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COVID-19 vaccine: Six recommendations to improve cybersecurity

December 2020 by Vishal Salvi, Senior Vice President, Chief Information Security Officer et responsable de la pratique de la cybersécurité chez Infosys

Recent cyber-attacks against COVID-19 vaccine development facilities highlight a broader issue with healthcare security globally. In July 2020, an espionage group known as APT29 targeted several healthcare organizations which are involved in COVID-19 vaccine development in Great Britain, Canada, and the United States. It is believed that the hacker group aimed to steal information related to vaccines and treatments for the coronavirus.

But the issue is not limited to COVID-19. A recent study in the JAMA Network estimated that, on average, it takes nine years and nearly US$1 billion to bring a new drug to market. Clearly a tempting target for cybercriminals and nation-state hacking groups. But it’s not just drug formulas, the confidential personal data stored by healthcare organisations is also of significant value. And it can cause significant disruption. It’s estimated that the cost of a healthcare breach amounts to US$6.45 million.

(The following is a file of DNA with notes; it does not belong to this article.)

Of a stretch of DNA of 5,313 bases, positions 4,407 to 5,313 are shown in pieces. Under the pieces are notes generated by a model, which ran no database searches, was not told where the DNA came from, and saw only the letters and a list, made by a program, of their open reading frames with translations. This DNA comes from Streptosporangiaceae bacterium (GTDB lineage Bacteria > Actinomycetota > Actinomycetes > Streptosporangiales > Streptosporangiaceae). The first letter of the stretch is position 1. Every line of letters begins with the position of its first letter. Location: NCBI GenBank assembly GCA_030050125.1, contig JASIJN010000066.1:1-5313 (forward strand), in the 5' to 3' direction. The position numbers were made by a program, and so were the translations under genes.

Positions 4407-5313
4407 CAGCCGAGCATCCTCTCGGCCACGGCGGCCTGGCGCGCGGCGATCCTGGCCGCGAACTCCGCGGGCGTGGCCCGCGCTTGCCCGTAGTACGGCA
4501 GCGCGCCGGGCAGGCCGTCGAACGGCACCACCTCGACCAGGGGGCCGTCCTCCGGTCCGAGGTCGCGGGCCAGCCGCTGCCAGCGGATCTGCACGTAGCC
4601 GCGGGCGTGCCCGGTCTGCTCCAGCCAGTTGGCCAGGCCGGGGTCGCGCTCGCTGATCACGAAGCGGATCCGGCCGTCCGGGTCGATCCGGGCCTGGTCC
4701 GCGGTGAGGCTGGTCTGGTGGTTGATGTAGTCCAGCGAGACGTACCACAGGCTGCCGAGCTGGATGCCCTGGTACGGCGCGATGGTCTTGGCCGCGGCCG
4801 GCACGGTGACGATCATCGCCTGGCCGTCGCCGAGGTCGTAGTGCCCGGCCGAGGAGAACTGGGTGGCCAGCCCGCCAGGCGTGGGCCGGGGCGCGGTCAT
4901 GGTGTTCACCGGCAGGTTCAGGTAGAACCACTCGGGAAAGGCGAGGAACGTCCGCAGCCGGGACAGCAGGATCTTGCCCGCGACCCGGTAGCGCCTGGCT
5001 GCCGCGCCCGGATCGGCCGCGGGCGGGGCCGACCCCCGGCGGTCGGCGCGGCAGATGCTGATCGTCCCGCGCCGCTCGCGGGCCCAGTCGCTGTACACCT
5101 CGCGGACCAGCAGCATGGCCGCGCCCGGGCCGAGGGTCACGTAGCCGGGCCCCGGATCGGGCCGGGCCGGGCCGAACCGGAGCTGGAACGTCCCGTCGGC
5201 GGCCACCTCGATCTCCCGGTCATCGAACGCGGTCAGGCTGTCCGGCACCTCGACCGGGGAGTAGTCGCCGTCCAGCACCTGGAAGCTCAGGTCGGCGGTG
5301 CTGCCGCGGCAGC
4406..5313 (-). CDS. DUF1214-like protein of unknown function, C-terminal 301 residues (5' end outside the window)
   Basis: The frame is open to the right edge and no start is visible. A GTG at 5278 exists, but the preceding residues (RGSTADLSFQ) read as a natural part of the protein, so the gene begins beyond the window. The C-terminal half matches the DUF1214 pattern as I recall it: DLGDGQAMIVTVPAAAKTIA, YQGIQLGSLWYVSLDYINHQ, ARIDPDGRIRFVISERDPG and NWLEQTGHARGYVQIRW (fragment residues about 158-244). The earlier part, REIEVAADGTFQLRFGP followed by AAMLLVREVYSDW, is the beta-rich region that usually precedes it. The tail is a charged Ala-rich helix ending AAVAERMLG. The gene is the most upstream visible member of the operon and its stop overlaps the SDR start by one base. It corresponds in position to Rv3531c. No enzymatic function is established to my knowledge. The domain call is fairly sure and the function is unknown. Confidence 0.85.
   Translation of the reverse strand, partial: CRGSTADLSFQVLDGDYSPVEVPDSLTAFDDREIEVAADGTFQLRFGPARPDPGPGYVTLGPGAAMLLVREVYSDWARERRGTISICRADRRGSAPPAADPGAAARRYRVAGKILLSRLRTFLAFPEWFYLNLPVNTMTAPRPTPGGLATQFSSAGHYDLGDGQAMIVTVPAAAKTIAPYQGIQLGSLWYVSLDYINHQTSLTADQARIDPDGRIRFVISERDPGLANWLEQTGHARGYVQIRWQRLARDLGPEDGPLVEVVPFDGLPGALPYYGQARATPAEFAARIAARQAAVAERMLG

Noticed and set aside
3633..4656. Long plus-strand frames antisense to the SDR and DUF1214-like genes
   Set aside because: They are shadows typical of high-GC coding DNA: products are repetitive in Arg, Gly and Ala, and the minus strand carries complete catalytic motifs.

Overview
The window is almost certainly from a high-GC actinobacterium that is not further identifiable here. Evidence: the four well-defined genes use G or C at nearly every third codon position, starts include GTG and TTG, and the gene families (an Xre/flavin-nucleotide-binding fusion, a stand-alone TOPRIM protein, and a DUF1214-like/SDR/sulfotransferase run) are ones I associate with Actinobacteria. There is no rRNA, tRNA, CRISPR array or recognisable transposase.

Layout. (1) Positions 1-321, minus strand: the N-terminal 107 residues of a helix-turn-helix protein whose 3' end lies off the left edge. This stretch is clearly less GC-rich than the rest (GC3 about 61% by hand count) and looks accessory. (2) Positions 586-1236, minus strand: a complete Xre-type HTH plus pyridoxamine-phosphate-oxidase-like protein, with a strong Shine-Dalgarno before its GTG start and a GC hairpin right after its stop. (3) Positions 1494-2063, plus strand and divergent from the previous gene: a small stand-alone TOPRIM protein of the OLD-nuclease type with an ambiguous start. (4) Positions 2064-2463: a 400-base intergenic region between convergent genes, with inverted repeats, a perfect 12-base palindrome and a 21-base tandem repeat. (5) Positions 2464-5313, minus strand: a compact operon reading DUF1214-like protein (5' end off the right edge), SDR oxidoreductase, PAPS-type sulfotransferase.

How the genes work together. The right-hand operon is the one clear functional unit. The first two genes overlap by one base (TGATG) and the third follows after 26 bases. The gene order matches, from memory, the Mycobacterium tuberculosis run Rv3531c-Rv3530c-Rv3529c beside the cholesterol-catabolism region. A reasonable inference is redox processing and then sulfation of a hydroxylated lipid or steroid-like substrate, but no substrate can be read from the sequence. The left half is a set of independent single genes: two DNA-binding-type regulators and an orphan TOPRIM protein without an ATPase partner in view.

The challenge is that the industry is often an easier target than it should be. Certainly, big pharma companies have the resources to put up a strong defense. But hospitals, research labs, clinics, and doctors’ offices often lag behind in their cybersecurity. Security flaws can range from outdated software, to employees’ lack of basic cybersecurity knowledge.

This situation is further exacerbated by fragmented care delivery and the segregation of financial systems, which makes comprehensive reforms extremely difficult. Failure can mean the exposure of patients’ personal information or risks to connected lifesaving devices.

Indeed, the COVID-19 pandemic has expanded the risk profile of healthcare organizations, with a greater threat surface exposed due to the rise of remote transmission of data through telehealth technologies. The current pandemic has accelerated the use of video technology between healthcare professionals and patients: for meetings, education, therapy sessions, and doctor’s visits.

Six recommendations to improve cybersecurity

In this rush online, healthcare organizations have done well to support patients during lockdowns. But now, leaders of these organizations need to step back for a moment and decide how to create a highly adaptive security ecosystem.

1. Create a robust infrastructure and hardening guidelines. Companies should quickly create standardized processes to ensure that security updates are immediately installed. This also applies to remote connected devices, which should be replaced if sufficiently outdated. If replacing or upgrading those systems are not possible, firms need to build new security controls to compensate.